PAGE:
For American higher education, 2019 was a year of transformation. Following the campus unraveling during the two years after the 2016 presidential election, the National Association of Scholars (NAS) found more concerned citizens, lawmakers, and professors willing to take steps to secure academic and intellectual freedom at universities. The freedom to learn is making a comeback.
Over the last year, campus free speech bills sprouted up in statehouses across the nation with the help of NAS. These bills will do away with illiberal free speech zones and protect the speech of students and professors alike. We stood up for writers and academics, such as Professors Colleen A. Sheehan and James Matthew Wilson, who dared speak out against new mandatory assessments on sensitivity and bias. An open letter in support of a speaker disinvited from the Army War College attracted over five thousand signatures and reinstated his invitation.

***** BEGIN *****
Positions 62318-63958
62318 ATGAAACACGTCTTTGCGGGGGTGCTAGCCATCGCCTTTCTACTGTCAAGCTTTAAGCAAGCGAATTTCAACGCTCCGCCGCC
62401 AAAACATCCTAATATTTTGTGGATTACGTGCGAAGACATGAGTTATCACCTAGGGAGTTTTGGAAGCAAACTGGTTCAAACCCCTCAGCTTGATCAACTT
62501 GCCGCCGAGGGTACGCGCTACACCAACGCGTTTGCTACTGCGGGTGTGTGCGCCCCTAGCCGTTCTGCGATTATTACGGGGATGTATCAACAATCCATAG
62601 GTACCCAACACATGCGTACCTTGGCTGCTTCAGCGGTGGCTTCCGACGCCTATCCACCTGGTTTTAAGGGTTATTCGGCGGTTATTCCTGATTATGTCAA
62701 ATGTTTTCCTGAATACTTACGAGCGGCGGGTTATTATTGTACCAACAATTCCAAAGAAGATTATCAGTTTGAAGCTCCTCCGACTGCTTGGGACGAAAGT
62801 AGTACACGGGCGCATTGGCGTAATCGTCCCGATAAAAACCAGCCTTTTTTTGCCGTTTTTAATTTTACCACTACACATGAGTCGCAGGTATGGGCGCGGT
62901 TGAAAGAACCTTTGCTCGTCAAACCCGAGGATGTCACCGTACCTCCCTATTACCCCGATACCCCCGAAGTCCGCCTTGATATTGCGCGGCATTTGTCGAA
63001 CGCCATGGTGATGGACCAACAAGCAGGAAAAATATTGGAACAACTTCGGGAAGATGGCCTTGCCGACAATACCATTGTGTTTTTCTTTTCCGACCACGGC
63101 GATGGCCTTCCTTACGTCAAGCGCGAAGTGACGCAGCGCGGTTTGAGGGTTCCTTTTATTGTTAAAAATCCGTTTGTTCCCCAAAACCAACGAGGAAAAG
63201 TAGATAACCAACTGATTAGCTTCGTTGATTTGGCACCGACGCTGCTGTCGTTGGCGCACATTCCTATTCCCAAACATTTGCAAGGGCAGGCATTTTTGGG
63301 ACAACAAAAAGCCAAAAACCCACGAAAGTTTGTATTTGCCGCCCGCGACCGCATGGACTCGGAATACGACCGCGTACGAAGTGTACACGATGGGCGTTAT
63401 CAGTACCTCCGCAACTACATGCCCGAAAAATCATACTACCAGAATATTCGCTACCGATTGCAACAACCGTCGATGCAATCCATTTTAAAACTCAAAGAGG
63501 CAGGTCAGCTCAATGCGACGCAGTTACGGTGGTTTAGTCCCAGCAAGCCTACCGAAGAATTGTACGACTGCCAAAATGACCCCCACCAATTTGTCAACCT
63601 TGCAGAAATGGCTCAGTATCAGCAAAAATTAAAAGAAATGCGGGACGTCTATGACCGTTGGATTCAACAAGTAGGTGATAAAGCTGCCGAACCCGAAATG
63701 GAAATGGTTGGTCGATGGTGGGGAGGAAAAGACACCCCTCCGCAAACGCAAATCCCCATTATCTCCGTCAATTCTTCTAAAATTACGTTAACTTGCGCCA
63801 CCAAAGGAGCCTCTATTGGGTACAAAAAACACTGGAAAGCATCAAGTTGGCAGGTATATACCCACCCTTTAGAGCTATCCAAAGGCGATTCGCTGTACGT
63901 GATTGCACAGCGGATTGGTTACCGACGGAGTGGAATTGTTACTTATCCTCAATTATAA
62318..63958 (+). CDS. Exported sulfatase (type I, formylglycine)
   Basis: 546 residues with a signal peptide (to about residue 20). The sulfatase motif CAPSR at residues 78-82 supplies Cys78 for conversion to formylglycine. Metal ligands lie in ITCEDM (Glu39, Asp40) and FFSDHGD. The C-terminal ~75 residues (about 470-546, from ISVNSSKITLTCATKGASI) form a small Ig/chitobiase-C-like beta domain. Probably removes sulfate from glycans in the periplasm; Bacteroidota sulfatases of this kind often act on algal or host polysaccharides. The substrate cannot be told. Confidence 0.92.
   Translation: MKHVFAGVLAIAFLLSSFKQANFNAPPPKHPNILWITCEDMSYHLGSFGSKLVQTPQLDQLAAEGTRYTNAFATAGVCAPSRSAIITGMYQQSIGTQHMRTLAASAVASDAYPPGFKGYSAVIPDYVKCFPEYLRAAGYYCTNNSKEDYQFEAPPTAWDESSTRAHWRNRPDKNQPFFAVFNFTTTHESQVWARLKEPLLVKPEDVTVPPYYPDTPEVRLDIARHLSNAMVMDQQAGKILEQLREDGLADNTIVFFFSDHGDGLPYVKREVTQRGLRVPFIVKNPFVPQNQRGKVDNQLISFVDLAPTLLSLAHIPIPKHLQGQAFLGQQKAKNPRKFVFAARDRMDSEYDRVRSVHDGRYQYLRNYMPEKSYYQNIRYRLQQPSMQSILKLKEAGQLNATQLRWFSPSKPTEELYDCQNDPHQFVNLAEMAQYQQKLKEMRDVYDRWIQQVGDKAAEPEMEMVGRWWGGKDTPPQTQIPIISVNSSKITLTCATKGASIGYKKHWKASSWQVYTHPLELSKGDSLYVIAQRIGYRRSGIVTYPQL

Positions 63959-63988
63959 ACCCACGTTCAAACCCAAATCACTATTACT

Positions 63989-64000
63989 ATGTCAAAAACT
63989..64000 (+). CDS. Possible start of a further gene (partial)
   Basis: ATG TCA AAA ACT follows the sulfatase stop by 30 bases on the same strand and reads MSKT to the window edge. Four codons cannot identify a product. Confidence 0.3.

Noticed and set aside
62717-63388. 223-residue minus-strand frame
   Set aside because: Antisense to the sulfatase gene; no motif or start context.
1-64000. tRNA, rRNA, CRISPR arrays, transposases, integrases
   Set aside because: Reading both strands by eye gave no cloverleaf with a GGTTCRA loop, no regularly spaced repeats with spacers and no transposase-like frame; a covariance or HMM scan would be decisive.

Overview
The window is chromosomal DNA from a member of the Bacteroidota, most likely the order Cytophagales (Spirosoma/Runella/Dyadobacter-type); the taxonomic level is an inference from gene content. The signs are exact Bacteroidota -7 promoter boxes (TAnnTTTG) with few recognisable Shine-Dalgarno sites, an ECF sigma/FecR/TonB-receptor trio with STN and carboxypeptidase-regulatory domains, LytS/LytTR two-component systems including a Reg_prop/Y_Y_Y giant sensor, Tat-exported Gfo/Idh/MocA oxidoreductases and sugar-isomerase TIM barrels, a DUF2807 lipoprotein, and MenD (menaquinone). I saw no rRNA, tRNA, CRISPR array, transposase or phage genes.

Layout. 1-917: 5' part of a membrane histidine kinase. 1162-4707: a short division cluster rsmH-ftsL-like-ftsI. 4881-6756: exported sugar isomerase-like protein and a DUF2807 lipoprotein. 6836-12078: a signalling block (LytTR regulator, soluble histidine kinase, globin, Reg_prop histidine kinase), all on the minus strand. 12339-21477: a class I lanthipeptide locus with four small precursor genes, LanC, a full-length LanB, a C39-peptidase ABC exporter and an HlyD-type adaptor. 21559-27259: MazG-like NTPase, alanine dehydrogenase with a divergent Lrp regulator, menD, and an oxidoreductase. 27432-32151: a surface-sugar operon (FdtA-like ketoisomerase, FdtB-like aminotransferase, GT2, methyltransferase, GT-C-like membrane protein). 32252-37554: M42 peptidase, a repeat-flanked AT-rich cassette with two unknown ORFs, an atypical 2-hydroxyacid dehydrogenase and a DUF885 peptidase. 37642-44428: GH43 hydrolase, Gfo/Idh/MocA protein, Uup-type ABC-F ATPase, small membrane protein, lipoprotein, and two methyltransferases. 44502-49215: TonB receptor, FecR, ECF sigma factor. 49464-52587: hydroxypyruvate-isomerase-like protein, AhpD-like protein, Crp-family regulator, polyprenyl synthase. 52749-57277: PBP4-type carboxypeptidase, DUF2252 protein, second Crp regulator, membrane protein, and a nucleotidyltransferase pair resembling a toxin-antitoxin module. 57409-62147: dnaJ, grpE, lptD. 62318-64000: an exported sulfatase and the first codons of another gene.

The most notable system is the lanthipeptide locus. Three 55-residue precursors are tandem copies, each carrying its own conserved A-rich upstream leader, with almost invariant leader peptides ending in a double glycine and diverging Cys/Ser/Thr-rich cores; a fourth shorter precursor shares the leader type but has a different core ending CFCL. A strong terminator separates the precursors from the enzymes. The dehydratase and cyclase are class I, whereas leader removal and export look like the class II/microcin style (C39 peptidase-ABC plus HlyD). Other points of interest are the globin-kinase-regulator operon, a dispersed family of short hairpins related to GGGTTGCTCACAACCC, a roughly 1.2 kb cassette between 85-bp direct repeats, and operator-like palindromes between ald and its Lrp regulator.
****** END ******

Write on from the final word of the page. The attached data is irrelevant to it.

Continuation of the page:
In 2019, NAS published Separate but Equal, Again, an in-depth report studying the history of racial segregation on campus. We published the eighth edition of our annual report on college common reading programs, Beach Books. In December, we released Social Justice Education in America, detailing how over sixty colleges and universities use classes, distribution requirements, and administrative bureaucracies to impose social justice education. We partnered with the James G. Martin Center, First Things magazine, and Hillsdale College for events launching our reports.
NAS launched new branding and a new website. We increased our membership. We hired new staff to lead projects on Title IX, scientific reproducibility and regulation, and the student debt crisis. We published articles with the Wall Street Journal, The Hill, The Spectator, National Review, and the Claremont Review of Books.
I am deeply grateful for the people, foundations, and partner organizations that make this work possible. Thank you for your support. With your continued help, we will continue to build a movement of those who believe intellectual freedom and reasoned scholarship are the foundations of a free society.
Peter W. Wood